The Biden administration plans to send to Congress as soon as Thursday a proposal for weapons and humanitarian assistance to Ukraine that would last through September.
Russia said it stopped natural gas flows to Poland and Bulgaria, making good on a threat to cut off buyers if they refuse Russian President Vladimir Putin’s demand to pay in rubles.
Some European companies already acceded to the ultimatum, which the European Commission warned would breach sanctions. European gas prices surged more than 20% on the move before settling back. The European Union’s gas coordination group met to chart a joint response, and EU energy ministers set a May 2 meeting to discuss Ukraine.
Germany signaled it’s open to banning Russian oil imports in new sanctions.
Biden Administration Readies Long-Term Assistance Package (9:46 p.m.)
The White House plans to send to Congress this week a proposal for emergency funds for Ukraine that will cover the rest of the current fiscal year that ends Sept. 30, White House Press Secretary Jen Psaki said.
The proposal will include “security or military assistance, humanitarian economic assistance” to “help address a range of needs the Ukrainians have,” Psaki said.
Separately, Secretary of State Antony Blinken told senators the proposal would also include funds to help remove land mines and to combat food insecurity.
EU Nations See Ambiguity in Bloc’s Advice on Russian Gas Demands (8:24 p.m.)
Several European Union nations are pushing for clearer guidance from the bloc on Russia’s demand to pay for gas in rubles, saying the current advice is too ambiguous.
The European Commission told the ambassadors at a closed-door meeting Wednesday that it will fine-tune the wording of its guidelines, according to people familiar with the discussions. A number of countries who raised the issue want the commission to clarify that buyers don’t have any workarounds to acquiesce to the Kremlin’s demands, one of the people said.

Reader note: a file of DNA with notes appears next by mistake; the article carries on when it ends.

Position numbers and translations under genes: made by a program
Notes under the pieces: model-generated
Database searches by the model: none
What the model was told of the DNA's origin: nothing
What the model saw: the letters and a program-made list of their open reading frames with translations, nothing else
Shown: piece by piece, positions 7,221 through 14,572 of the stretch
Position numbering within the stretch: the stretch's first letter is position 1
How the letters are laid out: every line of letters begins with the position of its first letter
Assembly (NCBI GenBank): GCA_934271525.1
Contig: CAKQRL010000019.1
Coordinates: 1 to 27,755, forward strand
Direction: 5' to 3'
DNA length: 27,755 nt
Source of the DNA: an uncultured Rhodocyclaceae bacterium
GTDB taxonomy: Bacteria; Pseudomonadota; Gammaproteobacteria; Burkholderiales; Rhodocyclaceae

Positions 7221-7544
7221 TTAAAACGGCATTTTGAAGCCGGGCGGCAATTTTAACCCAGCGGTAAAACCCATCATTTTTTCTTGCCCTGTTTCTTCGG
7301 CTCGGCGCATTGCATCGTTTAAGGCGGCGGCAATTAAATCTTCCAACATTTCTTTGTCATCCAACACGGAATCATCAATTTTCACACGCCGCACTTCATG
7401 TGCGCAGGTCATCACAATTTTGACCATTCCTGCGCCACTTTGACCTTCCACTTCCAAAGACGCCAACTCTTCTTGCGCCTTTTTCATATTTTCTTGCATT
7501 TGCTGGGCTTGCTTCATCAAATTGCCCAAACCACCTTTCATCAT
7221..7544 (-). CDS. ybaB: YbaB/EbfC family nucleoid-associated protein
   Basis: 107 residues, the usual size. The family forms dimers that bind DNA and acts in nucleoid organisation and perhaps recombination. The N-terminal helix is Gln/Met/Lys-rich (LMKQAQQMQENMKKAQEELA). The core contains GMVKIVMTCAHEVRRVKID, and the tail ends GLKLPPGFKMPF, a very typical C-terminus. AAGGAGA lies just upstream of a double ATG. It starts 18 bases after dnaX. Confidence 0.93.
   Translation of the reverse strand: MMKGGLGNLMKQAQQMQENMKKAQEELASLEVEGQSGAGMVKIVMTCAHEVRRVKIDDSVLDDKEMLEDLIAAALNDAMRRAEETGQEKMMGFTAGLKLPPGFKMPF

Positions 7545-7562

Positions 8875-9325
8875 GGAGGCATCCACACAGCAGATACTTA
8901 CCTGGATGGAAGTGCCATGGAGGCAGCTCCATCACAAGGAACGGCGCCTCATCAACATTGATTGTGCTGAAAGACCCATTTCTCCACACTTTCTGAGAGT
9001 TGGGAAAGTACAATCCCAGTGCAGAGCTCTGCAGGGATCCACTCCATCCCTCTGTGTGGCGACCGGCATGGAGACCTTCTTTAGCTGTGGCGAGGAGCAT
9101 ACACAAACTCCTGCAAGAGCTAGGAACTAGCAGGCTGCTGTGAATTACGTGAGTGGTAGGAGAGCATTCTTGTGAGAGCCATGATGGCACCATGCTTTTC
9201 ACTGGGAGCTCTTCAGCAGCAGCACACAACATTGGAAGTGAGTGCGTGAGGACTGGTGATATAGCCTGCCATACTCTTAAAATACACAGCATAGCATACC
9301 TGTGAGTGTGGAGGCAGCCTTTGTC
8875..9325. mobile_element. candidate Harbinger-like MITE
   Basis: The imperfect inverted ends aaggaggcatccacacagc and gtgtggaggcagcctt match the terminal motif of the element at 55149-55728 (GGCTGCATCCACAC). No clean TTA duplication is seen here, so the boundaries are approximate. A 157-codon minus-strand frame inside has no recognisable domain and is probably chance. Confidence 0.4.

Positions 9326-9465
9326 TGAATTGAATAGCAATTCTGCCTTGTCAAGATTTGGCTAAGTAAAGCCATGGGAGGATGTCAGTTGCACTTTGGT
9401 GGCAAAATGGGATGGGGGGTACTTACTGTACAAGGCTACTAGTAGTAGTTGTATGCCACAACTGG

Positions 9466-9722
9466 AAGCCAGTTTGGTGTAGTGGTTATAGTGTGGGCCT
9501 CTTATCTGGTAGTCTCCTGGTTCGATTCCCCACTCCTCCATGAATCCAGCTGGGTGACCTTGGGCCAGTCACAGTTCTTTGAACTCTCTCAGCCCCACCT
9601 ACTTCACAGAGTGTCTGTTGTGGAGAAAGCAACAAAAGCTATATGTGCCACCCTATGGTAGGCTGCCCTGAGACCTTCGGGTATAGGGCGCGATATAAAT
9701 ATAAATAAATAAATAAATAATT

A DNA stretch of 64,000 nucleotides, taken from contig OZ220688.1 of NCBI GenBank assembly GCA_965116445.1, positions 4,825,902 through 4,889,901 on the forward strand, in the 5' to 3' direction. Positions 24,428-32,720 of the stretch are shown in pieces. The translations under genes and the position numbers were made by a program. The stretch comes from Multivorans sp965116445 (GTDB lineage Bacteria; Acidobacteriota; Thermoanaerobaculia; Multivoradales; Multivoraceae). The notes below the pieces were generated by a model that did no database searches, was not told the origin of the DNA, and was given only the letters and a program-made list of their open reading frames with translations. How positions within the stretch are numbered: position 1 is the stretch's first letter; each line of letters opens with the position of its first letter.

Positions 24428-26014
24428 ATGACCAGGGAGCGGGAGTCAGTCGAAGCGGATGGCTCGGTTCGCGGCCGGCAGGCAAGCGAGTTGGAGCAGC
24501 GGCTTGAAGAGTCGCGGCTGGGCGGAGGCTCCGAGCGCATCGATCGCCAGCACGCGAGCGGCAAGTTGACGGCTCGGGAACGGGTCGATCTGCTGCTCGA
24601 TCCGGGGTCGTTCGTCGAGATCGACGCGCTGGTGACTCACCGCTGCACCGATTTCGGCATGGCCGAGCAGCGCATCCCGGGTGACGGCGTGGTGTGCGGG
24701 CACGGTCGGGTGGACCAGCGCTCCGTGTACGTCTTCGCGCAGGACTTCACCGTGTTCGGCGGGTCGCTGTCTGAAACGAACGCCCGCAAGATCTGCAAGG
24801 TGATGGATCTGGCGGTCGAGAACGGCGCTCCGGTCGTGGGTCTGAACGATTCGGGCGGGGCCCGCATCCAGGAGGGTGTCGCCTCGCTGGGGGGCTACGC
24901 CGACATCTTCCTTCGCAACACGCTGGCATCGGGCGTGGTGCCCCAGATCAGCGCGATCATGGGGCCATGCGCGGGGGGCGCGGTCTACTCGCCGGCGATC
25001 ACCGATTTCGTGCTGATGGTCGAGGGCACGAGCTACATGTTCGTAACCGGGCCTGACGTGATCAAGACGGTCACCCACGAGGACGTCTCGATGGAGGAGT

Eni Prepares to Open Ruble Accounts for Gas (7:21 p.m.)
Italian energy giant Eni SpA is preparing to open ruble accounts at Gazprombank JSC, potentially allowing it to comply with Russian demands that gas be paid for in local currency if doing so isn’t found a breach of sanctions, people familiar with the matter said.
The move is described as precautionary as Eni seeks more guidance from the Italian government and European authorities. Earlier on Wednesday, European Commission President Ursula von der Leyen warned companies not to bend to Russia’s demands to pay for gas in rubles, saying that doing so would go against sanctions.
Finland to Boost Ukraine Aid With Seized Bitcoin Sale (7:16 p.m.)
Finland’s government will donate part of the proceeds from the sale of a Bitcoin stash seized in drug busts to help Ukraine’s defense against Russia, newspaper Helsingin Sanomat reported.
Ukraine will receive “a sizable part” of the planned sale of 1,981 Bitcoins — valued at about $78 million and forfeited to the state by court order — the newspaper said, citing government sources it didn’t identify. The exact share has yet to be determined, it added.
Russia Began Preparing Ukraine Cyberattacks in Early 2021 (7:14 p.m.)
Russian-affiliated hackers were positioning themselves for cyberattacks against Ukraine as early as March 2021, according to researchers at Microsoft Corp.
A handful of hacking groups secured access to Ukrainian organizations –- including defense, IT and energy networks — for strategic and battlefield intelligence collection, the technology giant revealed in a report published on Wednesday. The campaigns appeared to be setting the groundwork for attacks before and after the invasion began in February.
U.S. Sharing More Intelligence With Ukraine for Donbas Fight (7:04 p.m.)
The U.S. has lifted some restrictions on sharing intelligence with Ukraine as it confronts a renewed Russian military assault in the east and south, where it has backed separatist groups since annexing Crimea in 2014, according to a person familiar with the matter.
Director of National Intelligence Avril Haines told Congress of the moves this month after Representative Mike Turner, the top Republican on the House Intelligence Committee, wrote a classified letter urging the Biden administration to remove the restrictions. The expanded sharing is designed to help Ukraine defend and potentially retake territory in the Donbas region, the person said, speaking on condition of anonymity about the sensitive matter.